Thirty kids in the U.S. are injured by chemicals called hydrocarbons every day.
You may not have heard the name, but chances are you have some in your home right now.
Hydrocarbons are found in things like gasoline, kerosene, lighter fluid, and furniture polish. You may be putting your children in danger without knowing it.
Josh and Brittany Linger have always shared their love of music with their kids, but it was a simple bottle of guitar polish that almost destroyed their family.
As little boys do, little Jaxon found the polish.
"He had somehow gotten the lid off and had swallowed it," recalls Jaxon's mother, Brittany Linger.
Jaxon spent three weeks in the hospital. Doctors say it was inhaling the chemicals known as hydrocarbons in the polish that almost killed him.
"Usually if a kid takes a drink or a sip of something and then they go, uh, and it goes into their lungs," explains Lara McKenzie, PhD, from Nationwide Children's Hospital. "So you're going to know I think right away if your child is poisoned."
Hydrocarbons cause a chemical burn in the lungs.
McKenzie says, "The recovery process can be pretty long."
A new study by researchers at Nationwide Children's Hospital shows that between 2000 and 2009, more than 100,000 injuries were reported in children due to hydrocarbons. That's more than an injury an hour, and most often in the summertime.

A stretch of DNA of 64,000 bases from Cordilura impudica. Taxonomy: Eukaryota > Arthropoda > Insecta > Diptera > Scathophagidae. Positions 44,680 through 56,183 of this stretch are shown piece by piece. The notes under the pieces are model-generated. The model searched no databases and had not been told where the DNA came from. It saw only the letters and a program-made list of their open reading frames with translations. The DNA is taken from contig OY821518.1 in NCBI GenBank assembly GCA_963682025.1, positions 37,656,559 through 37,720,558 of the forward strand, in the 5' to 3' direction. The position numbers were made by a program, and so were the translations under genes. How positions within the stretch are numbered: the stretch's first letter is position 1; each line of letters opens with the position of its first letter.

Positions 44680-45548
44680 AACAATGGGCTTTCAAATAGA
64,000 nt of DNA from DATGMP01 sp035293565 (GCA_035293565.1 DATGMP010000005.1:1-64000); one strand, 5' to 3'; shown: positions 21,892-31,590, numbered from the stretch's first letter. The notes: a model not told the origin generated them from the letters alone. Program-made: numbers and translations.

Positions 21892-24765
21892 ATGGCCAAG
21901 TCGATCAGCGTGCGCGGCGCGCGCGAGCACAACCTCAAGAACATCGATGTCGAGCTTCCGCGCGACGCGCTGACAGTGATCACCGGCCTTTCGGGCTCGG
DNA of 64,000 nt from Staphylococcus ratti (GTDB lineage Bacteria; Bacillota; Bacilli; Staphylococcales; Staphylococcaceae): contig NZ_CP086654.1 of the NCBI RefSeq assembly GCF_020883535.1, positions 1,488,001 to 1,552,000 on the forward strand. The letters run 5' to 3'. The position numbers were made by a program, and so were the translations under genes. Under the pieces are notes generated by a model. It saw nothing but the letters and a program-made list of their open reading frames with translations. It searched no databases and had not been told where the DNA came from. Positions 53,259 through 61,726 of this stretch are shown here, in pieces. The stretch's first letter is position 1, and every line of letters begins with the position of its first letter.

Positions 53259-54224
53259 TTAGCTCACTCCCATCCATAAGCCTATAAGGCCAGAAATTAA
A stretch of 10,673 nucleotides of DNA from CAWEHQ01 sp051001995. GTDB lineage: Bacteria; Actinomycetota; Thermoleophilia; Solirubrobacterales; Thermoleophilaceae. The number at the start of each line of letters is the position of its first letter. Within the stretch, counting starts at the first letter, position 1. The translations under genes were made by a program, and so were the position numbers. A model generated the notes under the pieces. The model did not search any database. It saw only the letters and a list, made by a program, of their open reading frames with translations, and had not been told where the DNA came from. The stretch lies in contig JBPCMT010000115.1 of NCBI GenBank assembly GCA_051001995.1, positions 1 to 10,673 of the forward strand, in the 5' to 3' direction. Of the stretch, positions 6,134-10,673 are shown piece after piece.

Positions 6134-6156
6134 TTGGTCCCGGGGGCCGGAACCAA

"Products are probably in the home throughout the year, but really get used and brought out during the summer months," McKenzie says.
Keep liquids like gasoline, lighter fluid, and kerosene in their original childproof bottles, store them high up and in a locked cabinet, and never leave your children alone when you are using any of these.
McKenzie warns, "It only takes a second and kids are very quick."
Advice Brittany takes to heart.
"They call him the miracle baby around the hospital," says Brittany.
Hydrocarbon poisoning is the third leading cause of poisoning death in children under five years old.
If you suspect your child has been poisoned, call the National Poison Center at 1-800-222-1222 or go directly to the ER.